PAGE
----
So the above property tax is paid by the tenant – the carry costs by the tenant and the profit – by the tenant.
    So the rent is a high cost of living due to the bidding up or asset inflation that most “investment goes into today”
    A key way to reduce inequality is through a tax system that penalizes activities that tend to raise the cost of living – tax heavier the investments that inflate asset prices (assets are things already created).
    Taxing something is to put a burden upon an activity
    Why we tax labor so much – who knows

    1. Michael Fiorillo

      The Great Depression of the 1930’s prompted social democracy in Europe?

      The professor skipped an episode or two there, no?

  5. Susan the other

    When it comes to the value of money everything is skewed. If Picketty were analyzing money as merely a medium of exchange and not a store of wealth he’d have much less inequity. When the value of money is considered in on-the-ground finance operations “lost opportunity” is considered into the interest rate. Lost opportunity is totally ignored on a human level. You’d think that money itself was a… person.

  6. Sound of the Suburbs

    What attracted the globalists to neoclassical economics?
    It concentrates wealth.
    It’s supposed to be like this.

    Mariner Eccles, FED chair 1934 – 48, observed what the capital accumulation of neoclassical economics did to the US economy in the 1920s.
    “a giant suction pump had by 1929 to 1930 drawn into a few hands an increasing proportion of currently produced wealth. This served then as capital accumulations. But by taking purchasing power out of the hands of mass consumers, the savers denied themselves the kind of effective demand for their products which would justify reinvestment of the capital accumulation in new plants. In consequence as in a poker game where the chips were concentrated in fewer and fewer hands, the other fellows could stay in the game only by borrowing. When the credit ran out, the game stopped”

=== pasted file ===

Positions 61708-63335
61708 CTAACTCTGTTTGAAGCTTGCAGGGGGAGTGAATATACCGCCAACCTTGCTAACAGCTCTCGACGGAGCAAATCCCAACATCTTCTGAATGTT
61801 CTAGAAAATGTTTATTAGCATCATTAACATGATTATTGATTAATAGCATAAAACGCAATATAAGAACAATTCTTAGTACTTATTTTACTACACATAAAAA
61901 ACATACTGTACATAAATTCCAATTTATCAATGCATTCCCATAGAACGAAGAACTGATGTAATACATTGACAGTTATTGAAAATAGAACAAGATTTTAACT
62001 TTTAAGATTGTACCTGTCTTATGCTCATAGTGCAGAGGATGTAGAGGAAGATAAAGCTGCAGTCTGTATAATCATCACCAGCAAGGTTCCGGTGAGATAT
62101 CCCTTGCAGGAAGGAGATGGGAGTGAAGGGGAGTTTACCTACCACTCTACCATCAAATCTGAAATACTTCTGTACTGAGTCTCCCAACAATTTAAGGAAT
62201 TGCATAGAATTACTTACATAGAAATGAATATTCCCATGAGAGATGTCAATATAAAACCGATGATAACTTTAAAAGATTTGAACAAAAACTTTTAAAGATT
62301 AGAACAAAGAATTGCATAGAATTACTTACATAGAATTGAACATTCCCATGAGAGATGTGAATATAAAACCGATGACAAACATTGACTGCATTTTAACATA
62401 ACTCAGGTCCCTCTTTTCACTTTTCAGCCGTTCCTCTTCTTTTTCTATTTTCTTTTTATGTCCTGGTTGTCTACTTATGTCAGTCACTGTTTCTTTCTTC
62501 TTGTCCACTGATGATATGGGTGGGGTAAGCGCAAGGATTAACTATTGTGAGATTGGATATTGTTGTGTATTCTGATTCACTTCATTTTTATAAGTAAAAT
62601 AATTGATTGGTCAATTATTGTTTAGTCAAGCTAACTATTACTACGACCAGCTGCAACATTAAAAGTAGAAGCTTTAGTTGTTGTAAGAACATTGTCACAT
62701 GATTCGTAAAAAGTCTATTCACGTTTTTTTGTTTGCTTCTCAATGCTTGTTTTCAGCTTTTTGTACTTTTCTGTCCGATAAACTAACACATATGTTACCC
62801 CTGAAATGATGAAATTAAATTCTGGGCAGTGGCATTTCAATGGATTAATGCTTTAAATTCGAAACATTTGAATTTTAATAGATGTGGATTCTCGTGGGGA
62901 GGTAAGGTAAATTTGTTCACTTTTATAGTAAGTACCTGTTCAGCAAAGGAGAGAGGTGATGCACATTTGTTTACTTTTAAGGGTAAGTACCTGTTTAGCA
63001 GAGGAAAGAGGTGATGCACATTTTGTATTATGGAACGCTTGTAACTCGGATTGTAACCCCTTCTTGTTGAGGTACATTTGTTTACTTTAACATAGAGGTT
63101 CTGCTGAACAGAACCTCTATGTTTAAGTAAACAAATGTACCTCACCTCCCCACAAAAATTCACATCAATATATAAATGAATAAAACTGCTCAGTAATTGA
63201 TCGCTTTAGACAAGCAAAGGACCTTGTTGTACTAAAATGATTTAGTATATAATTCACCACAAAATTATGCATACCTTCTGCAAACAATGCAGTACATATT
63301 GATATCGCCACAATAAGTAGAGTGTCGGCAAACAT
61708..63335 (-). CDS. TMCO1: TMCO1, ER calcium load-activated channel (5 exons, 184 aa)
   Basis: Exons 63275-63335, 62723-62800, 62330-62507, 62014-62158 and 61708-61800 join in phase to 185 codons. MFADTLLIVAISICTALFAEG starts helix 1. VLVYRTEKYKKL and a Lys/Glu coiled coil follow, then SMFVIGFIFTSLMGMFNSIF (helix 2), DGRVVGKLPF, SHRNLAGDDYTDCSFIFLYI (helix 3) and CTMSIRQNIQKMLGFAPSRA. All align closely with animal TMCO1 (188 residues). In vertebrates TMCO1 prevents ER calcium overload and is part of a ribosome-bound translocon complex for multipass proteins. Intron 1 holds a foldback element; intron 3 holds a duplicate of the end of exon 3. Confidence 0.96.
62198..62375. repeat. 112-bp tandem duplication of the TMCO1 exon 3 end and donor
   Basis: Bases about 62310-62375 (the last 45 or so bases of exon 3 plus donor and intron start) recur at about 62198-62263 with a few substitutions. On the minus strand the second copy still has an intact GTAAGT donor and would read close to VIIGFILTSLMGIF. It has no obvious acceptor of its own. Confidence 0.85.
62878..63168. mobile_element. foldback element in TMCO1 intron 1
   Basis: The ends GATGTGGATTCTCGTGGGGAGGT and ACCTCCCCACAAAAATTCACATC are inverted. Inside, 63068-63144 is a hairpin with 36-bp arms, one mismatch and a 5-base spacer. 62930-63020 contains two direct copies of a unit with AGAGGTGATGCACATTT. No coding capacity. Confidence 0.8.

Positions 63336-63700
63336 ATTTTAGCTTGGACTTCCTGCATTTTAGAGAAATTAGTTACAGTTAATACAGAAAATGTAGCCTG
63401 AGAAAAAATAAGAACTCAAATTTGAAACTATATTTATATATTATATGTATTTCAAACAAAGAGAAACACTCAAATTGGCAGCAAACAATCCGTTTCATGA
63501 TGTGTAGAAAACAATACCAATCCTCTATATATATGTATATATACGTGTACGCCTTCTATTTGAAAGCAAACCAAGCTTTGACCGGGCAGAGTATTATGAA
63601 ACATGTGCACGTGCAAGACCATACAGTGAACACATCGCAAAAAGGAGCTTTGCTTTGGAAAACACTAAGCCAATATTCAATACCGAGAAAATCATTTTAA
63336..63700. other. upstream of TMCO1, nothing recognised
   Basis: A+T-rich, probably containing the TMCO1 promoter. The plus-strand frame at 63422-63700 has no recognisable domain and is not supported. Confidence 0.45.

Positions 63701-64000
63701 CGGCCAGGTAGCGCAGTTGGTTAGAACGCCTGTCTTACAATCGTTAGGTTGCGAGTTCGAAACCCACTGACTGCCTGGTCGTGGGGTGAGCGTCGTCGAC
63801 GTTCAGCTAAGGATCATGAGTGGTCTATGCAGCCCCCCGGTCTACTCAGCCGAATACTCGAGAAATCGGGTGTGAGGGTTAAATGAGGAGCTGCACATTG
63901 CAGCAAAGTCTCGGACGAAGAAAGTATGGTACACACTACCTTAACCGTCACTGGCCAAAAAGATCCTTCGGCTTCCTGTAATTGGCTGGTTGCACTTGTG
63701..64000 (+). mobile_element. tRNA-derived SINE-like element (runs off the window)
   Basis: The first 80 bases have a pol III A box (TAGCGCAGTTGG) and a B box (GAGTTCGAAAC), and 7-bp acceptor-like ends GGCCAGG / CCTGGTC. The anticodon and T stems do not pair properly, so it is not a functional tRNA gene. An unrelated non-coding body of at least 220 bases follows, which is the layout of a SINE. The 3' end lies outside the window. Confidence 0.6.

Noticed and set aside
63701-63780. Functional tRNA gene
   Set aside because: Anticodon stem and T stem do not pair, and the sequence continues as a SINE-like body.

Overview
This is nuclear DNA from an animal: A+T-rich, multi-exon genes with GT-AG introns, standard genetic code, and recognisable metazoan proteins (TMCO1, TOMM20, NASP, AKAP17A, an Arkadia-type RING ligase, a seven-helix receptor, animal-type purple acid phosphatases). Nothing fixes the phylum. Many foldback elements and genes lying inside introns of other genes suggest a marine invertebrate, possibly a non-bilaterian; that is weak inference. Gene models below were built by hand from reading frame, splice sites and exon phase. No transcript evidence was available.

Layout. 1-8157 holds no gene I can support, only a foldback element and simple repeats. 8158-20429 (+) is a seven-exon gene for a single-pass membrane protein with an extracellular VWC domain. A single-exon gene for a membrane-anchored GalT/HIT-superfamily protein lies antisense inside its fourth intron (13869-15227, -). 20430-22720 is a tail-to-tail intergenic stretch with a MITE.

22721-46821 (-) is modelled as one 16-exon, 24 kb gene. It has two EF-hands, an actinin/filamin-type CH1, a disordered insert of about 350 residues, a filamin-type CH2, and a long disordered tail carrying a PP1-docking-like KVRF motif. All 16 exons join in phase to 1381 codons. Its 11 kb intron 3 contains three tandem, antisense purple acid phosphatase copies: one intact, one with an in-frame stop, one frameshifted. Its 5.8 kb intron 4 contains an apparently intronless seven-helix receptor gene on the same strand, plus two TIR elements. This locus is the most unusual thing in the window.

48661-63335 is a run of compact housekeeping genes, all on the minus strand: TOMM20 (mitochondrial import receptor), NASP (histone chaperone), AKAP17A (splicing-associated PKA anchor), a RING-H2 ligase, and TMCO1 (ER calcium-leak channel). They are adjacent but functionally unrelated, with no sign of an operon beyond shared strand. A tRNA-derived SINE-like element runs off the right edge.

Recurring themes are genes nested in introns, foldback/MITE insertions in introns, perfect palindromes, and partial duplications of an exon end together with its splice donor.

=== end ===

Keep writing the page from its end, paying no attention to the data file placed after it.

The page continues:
The problem; wealth concentrates until the system collapses.

    “The other fellows could stay in the game only by borrowing.” Mariner Eccles, FED chair 1934 – 48
    Your wages aren’t high enough, have a Payday loan.
    You need a house, have a sub-prime mortgage.
    You need a car, have a sub-prime auto loan.
    You need a good education, have a student loan.
    Still not getting by?
    Load up on credit cards.
    “When the credit ran out, the game stopped” Mariner Eccles, FED chair 1934 – 48

    1. Sound of the Suburbs

      Have the Americans ever thought of studying their own history?
      It doesn’t look like it.

      1. drumlin woodchuckles

        Has any American history been permitted into American history textbooks in Junior-Senior high school over the past few decades?

        Since I haven’t read any, I don’t know. But the question might well be asked.

        By the way, whatever happened with those Social Justice Warriors who wanted to destroy that historic New Deal WPA-produced mural in that school in San Francisco ( I think it was). How did that turn out? Is the mural still there? Or did the Social Justice WokeNazis get it destroyed the way they wanted?